Living in Somerset is great.
The wide open spaces induce calm. The relatively sparse population builds friendship and community. But communication can be tricky. So some kind of phone is essential.
In the old days, buying a phone was easy. Well, not easy but at least linear. You contacted the post office (younger readers may well need the assistance of google at this point) or the post privatisation British Telecoms, and requested a line. Then you waited. And waited. And after some considerable time a man (it was always a man) came round, did some drilling and tutting, drank copious amounts of tea (it was always tea, we didn’t have coffee in those days), and eventually deposited a strange thing with a dial on it on the hall table (again, always the hall table). You were allocated a number and off you went. You had a phone. Some people shared a line with other families and it was always a bit embarrassing when you wanted to make a phone call and overheard the other family talking on their phone about their haemorrhoids or something as sensitive.
Then the mobile was invented.
Of course, no one calls it a mobile anymore because all phones are mobile. It is as unnecessary as saying you have bought a new mobile car, or boarded a flying plane. My kids think I’m making it up when I say that when I was young phones were tied to the wall and you always had to have a supply of 2p pieces whenever you went out.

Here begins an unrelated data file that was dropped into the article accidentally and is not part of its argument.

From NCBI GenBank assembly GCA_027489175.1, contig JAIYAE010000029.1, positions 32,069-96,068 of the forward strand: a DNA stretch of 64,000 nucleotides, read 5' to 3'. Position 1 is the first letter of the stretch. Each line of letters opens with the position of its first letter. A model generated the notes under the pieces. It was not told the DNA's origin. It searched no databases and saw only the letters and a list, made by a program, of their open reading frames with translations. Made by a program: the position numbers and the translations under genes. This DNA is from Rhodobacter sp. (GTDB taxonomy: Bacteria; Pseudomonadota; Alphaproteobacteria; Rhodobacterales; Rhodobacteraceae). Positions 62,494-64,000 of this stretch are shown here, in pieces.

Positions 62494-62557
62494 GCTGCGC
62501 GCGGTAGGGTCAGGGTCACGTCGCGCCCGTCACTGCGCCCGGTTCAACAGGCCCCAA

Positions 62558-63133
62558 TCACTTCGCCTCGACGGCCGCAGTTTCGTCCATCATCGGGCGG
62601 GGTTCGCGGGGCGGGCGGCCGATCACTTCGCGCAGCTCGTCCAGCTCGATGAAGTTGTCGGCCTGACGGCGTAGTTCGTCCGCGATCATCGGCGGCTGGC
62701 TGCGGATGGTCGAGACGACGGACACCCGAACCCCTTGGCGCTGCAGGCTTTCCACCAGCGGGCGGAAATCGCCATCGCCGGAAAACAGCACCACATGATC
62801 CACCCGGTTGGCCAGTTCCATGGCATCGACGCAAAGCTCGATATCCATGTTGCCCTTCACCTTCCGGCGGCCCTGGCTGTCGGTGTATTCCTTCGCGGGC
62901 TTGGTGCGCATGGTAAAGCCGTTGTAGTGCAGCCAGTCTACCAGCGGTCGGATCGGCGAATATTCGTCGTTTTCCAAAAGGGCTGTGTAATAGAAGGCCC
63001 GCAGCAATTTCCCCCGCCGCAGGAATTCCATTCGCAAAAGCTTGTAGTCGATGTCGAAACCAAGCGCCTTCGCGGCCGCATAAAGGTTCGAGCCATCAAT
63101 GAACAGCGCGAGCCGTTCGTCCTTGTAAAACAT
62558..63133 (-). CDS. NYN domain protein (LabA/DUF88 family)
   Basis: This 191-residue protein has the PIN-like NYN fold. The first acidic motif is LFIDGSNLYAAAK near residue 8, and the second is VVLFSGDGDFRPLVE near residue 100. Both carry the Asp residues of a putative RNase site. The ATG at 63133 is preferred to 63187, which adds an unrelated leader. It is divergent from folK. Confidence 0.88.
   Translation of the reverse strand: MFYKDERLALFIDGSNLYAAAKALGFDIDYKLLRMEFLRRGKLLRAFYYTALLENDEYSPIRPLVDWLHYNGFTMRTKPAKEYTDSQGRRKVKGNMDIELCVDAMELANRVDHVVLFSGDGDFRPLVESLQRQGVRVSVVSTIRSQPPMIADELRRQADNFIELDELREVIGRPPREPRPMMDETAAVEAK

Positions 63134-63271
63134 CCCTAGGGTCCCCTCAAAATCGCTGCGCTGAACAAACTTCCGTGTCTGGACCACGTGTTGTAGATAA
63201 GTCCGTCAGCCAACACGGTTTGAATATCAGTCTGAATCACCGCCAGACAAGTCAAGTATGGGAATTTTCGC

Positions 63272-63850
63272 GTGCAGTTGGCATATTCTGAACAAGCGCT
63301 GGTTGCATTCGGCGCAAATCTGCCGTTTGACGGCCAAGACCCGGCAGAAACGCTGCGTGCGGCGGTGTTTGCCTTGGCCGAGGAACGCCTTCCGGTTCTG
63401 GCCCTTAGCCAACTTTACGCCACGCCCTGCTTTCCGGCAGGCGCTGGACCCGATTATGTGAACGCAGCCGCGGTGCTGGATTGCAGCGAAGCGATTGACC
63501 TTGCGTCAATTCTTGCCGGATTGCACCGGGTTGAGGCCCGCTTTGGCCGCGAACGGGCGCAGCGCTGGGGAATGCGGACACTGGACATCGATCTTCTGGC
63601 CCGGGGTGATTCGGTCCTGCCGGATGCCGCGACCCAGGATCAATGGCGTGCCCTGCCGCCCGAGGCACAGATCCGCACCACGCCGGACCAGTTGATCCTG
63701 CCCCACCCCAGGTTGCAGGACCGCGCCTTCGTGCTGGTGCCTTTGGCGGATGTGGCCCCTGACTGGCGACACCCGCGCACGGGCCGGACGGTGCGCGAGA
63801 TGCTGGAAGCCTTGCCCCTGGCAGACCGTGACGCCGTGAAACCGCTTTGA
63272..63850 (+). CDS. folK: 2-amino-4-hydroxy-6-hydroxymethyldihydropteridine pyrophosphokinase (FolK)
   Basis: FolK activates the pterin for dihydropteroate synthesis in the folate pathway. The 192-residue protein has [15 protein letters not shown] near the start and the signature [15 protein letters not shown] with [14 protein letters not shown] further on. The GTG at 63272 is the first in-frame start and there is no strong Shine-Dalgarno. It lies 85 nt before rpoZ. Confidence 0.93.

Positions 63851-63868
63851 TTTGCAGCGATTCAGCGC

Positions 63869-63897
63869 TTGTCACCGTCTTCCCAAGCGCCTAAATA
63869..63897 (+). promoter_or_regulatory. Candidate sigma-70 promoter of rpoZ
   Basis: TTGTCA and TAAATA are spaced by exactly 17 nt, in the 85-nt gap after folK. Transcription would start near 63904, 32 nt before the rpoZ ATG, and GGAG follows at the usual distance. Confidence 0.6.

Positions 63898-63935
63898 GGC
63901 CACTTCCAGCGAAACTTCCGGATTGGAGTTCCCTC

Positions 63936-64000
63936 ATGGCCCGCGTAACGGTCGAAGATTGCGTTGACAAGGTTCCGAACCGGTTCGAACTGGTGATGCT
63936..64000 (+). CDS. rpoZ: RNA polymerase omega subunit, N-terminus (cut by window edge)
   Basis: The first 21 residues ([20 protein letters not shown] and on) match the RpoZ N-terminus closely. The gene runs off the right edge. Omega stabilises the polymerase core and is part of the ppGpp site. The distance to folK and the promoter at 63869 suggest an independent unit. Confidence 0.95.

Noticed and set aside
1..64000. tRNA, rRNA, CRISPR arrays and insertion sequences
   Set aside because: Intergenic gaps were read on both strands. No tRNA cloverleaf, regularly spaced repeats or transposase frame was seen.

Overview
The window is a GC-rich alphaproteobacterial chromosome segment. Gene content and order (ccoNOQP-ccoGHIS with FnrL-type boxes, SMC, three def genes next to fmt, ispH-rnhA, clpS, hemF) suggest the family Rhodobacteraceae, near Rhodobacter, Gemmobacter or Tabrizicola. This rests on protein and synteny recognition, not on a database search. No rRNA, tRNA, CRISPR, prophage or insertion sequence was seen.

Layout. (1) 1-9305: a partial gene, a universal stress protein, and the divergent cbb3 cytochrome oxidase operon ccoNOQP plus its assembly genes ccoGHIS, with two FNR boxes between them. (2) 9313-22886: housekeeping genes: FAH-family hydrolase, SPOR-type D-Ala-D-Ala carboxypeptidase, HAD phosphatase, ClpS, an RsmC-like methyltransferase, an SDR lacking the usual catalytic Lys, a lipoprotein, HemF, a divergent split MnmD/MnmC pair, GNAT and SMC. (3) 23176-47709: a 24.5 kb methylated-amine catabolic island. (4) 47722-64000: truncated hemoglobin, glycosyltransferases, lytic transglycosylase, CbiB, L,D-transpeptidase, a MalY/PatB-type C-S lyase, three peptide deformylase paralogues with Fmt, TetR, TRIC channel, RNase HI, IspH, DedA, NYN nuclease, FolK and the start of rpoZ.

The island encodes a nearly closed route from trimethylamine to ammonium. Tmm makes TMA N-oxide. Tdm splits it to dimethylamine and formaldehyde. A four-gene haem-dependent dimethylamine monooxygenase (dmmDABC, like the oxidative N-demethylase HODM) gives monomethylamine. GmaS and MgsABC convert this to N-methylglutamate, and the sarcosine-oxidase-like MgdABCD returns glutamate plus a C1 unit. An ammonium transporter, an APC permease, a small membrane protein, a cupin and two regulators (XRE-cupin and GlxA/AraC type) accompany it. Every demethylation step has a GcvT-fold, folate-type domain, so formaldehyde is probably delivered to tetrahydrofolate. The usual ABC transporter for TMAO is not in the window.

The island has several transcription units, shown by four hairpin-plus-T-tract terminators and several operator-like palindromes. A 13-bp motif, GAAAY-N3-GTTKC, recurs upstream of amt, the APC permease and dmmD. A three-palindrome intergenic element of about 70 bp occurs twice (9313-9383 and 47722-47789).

These days the process is quicker but fraught with tension. I must have spent hours gently perusing the numerous phone shops along Bridge Street and East Street looking at deals. But do I need more minutes and less data? Or do I need a camera that competes favourably with Hubble and enough storage space to run NASA. How many G’s do I need? 4 or 5? Why do I need to protect my screen? And don’t get me started on cases….
Then there’s the apps. Weather, news, shopping I can sort of see. But it’s all gone too far now. You can get apps that tell you where you parked your car, how to pop a pimple (with plenty of visuals), how to ghost hunt and when you are likely to run out of toilet paper. I’m not wild/weird/odd/brave (delete as appropriate) enough to have any of these but I do now have an app that puts my central heating on when I’m out and another that tells me when to go to sleep and then reports in the morning on how well I slept.
They are powerful and clever, truly inspirational pieces of tech. But do they make us happier? Well, yes probably. I now have more knowledge in my pocket that you could find in the main library in Paul Street. And better pictures. I have more music at my fingertips than the entire stock at Our Price.
So I guess I should put up with the confusion. Maybe a phone buying app? There’s a thought…